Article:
Economists urge Malaysian government to relax 10-year visa

By Hoang Phong   June 16, 2023 | 04:16 pm PT
Economists urge Malaysian government to relax 10-year visa
A woman walks past Malaysia's Prime Minister's office in Putrajaya, Malaysia September 24, 2020. Photo by Reuters
Economic experts have suggested that the Malaysian government consider relaxing the strict requirements of its 10-year visa program to boost government revenue.

Economist Carmelo Ferlito said tighter restrictions would lead to fewer applications for the Malaysia My Second Home (MM2H) program, which would lead to fewer positive spillover effects on the economy, Free Malaysia Today reported.

Jimmy Puah, a member of Parliament for Tebrau, said the program could help relieve the national housing overhang if current MM2H requirements were relaxed so that more foreigners could qualify, according to the report.

The visa program, which was launched in 2002, allows foreigners to stay in Malaysia for up to 10 years.

In August 2021, the government imposed stricter conditions, requiring applicants to provide proof of RM1.5 million ($338,000) in liquid assets and a minimum RM40,000 in monthly income.

Previously, applicants only needed savings of between RM300,000 and RM500,000.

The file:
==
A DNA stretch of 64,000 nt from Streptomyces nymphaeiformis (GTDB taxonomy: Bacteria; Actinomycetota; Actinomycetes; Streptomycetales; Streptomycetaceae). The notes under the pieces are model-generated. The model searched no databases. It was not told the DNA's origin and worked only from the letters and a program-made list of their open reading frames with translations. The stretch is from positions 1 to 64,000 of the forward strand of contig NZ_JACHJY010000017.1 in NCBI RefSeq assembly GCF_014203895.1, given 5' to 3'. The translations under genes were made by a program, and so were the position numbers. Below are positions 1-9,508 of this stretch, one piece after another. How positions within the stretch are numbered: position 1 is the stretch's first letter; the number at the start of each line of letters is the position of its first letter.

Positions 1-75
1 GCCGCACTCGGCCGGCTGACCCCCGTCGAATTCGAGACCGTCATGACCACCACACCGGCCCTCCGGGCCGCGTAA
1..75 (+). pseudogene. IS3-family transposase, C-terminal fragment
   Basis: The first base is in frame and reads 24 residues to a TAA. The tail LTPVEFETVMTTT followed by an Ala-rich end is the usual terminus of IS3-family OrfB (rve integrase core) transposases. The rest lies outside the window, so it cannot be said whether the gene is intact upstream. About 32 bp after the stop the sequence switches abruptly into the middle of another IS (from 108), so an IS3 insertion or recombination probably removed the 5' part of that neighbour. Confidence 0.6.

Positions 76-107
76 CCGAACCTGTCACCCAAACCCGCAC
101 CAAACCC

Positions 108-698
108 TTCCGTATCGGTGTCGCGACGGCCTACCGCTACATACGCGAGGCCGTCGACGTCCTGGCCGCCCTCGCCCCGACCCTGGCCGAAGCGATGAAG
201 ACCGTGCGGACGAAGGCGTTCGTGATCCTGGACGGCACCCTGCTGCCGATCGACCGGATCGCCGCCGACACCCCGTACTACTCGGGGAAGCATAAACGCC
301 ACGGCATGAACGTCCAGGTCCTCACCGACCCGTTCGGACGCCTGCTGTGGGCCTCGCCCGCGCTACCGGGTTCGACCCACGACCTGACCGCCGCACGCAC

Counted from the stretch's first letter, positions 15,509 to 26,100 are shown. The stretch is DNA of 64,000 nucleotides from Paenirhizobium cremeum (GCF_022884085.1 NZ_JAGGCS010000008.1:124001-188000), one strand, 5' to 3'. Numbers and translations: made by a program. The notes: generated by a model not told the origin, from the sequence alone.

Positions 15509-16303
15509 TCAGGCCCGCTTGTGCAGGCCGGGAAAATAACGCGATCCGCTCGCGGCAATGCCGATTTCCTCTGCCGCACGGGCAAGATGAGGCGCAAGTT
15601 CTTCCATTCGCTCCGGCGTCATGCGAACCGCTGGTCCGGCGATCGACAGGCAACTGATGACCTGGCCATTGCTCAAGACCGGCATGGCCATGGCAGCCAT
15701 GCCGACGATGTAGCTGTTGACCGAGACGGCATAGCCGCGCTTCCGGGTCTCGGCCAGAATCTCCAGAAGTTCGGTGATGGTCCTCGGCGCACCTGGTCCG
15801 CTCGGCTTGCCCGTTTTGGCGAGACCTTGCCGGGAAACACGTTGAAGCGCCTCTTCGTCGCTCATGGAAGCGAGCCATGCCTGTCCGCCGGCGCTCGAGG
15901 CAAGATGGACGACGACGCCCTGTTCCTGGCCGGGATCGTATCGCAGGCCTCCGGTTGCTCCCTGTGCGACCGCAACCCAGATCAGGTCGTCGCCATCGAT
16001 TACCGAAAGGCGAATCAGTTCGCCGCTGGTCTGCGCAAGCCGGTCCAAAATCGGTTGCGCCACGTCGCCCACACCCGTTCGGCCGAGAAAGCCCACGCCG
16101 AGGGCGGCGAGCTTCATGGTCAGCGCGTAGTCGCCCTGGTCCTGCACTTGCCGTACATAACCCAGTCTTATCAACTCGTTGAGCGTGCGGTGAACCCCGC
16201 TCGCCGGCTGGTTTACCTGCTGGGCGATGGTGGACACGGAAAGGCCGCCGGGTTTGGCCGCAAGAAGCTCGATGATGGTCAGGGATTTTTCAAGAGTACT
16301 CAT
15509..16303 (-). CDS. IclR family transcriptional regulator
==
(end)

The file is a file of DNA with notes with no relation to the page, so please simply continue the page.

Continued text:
Puah said the current requirements are too high and should be revised to "somewhere in between" the current sum of RM1 million and the previous RM300,000.

Allowing more foreigners to qualify for the visa program could help to deal with the country’s vast number of unsold home.

Puah said that more than 20,000 residential units remain unsold in Johor.

Several Southeast Asian countries have been vying for wealthy foreigners by launching 'golden visas' with stays of many years, but stricter requirements have also been imposed.

Indonesia has introduced a new visa available for a period of five or ten years to those who hold at least two billion rupiahs (US$127,174) in their bank accounts.

Thailand's Long Term Residence visa is valid for 10 years and offers multiple entries, but applicants must hold at least $1 million in assets, a validated annual personal income of a minimum of $80,000 for the past two years, and an investment of at least $500,000 in Thai government bonds, foreign direct investment or Thai property.

go to top